Edelblut Nomination: Time to Act

Pending some communication between Governor Sununu and all the members of the New Hampshire Board of Education, the Executive Council delayed a vote on Frank Edelblut’s nomination to be Commissioner of Education. The Council meets again on February 15, and three of the five Councilors have indicated support for the nomination. We hope that the Council makes it unanimous, putting the interests of New Hampshire students ahead of partisanship and old political habits.

The Council held a public hearing lasting more than six hours regarding the Edelblut nomination. The nominee patiently and clearly answered questions from each Councilor, even when the questioning from Councilor Volinsky went far off course and became an inquisition into Mr. Edelblut’s religious beliefs. (Breitbart News publicized the video of Volinsky’s questioning, filmed by Cornerstone’s education liaison Ann Marie Banfield.) Mr. Edelblut refused to be baited, and he kept his focus where it belonged: on education.

Opposition to Mr. Edelblut’s nomination is based on fear and misinformation. Councilors can reject that fear by confirming him.

The position to which Mr. Edelblut has been nominated is an administrative one with extensive oversight authority. Like five of the seven members of the state Board of Education, Mr. Edelblut does not hold a degree in education. Instead, his business work includes experience with administration, budgeting, and personnel, which will serve the state well when he is overseeing a large state department.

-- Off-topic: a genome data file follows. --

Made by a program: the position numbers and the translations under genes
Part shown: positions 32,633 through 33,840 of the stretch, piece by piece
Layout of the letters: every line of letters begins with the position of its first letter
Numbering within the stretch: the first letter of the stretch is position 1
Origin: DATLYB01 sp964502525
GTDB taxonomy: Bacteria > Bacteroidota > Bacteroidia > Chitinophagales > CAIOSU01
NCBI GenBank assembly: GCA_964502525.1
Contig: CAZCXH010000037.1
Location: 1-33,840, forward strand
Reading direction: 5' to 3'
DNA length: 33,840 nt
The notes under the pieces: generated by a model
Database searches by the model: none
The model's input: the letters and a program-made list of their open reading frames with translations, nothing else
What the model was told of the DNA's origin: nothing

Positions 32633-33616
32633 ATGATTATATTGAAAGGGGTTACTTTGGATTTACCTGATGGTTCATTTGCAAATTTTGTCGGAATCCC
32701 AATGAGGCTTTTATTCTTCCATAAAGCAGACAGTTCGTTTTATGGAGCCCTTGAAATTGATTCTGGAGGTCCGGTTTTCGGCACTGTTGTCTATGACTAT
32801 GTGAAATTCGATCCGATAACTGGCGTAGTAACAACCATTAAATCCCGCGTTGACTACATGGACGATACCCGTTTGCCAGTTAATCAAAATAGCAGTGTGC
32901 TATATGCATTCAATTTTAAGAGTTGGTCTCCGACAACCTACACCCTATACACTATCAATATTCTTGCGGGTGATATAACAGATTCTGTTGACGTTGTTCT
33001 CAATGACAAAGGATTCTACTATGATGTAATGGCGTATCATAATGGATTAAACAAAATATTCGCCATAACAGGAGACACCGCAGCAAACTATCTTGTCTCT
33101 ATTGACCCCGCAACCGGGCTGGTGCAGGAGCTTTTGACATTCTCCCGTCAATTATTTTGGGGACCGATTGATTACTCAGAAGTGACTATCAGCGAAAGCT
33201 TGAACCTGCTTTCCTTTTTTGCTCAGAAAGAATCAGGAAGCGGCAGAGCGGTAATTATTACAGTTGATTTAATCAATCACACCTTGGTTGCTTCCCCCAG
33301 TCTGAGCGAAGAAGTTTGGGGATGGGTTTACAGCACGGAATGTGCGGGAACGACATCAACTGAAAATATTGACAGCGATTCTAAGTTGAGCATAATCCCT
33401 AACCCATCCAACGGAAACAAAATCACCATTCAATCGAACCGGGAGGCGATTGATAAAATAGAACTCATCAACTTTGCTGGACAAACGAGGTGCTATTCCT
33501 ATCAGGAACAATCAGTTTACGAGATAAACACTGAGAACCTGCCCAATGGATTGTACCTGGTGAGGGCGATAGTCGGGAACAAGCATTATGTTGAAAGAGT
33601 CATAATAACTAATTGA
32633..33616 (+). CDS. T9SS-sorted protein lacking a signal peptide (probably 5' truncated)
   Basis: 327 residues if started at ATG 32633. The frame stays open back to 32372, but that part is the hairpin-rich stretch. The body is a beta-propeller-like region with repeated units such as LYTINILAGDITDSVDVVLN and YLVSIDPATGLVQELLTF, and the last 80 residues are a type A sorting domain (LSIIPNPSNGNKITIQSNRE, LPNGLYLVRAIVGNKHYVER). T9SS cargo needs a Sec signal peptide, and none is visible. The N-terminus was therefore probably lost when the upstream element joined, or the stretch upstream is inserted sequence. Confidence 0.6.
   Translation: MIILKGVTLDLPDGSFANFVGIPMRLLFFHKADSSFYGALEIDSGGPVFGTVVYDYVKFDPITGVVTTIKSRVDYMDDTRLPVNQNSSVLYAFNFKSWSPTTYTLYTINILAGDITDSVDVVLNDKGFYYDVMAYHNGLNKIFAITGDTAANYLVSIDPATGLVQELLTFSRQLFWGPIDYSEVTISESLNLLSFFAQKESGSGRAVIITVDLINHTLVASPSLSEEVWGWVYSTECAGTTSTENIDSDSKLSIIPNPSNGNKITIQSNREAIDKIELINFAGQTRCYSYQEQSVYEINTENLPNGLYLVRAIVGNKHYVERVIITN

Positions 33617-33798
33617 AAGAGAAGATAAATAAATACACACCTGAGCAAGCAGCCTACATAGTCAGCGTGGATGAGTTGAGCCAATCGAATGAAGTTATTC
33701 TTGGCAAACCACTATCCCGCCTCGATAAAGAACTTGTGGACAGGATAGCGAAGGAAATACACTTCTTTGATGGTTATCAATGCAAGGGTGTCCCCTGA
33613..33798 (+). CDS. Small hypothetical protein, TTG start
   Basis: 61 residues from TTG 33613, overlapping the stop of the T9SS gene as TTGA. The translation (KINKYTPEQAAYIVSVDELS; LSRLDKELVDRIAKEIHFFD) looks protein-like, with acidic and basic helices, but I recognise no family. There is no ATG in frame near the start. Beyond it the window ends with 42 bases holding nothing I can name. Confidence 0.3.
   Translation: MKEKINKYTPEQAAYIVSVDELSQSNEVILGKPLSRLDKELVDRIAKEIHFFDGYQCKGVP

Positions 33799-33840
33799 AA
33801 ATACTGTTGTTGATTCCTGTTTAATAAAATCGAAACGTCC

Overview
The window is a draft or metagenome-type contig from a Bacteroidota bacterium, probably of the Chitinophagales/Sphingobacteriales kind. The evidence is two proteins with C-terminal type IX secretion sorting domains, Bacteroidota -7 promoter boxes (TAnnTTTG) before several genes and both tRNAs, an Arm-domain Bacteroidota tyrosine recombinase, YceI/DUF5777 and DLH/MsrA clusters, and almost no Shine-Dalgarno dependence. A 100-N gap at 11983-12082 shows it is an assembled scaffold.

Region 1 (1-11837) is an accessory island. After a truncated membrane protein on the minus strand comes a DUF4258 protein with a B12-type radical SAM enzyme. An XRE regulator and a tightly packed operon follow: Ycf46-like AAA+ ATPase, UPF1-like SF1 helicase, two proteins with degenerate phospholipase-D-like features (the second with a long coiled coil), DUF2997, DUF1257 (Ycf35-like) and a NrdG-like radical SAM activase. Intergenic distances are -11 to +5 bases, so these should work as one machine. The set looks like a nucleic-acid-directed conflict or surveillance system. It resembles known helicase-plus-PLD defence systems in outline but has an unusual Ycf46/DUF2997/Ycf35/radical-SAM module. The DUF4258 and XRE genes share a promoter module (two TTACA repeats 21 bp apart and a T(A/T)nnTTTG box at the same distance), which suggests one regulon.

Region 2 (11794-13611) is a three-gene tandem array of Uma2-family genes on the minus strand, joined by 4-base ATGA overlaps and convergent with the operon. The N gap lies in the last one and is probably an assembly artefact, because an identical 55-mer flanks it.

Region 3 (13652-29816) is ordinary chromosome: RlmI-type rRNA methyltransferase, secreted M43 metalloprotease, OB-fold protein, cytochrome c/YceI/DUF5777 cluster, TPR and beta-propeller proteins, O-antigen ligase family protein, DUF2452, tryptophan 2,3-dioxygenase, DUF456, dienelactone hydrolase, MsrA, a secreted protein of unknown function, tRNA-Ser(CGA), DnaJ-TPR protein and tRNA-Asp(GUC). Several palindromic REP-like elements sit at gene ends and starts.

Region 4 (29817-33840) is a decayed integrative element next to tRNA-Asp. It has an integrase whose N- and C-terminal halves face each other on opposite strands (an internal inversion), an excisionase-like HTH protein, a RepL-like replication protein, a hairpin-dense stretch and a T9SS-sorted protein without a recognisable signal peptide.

Mr. Edelblut understands that New Hampshire public schools include public charter schools, and he is refreshingly free of any us-vs.-them attitude that pits charter schools against their conventional counterparts. He has a well-rounded view of educational options and the opportunities those options can provide to students and families. He has been a homeschooling parent, and he is an advocate for school choice.

On education policy, he supports local boards when it comes to curriculum choices, and he wants to promote flexibility and autonomy for teachers. This is all of a piece with his opposition to Common Core and federal control of education. He wants to untie the hands of educators and school board members so that New Hampshire students, not Washington mandates, are at the center of public education.

Within the past couple of years, no issue has brought more new supporters to Cornerstone than education. Parents are concerned over federal meddling in educational standards and curriculum choices. They are concerned about students being subject to “assessments” rather than achievement tests. They’re concerned that literacy and academic excellence have given way to “workforce training.” At hearings on Education bills in Concord, we’ve met parents frustrated by what they perceive as a state Education bureaucracy that does not take their concerns seriously.

Frank Edelblut sees parents and teachers as allies in education, not antagonists. He understands the importance of the word “public” in “public charter schools.” He knows the difference between education and workforce training. He will bring a fresh attitude to a Department that needs one. The sooner the Councilors put him to work at the New Hampshire Department of Education, the better.

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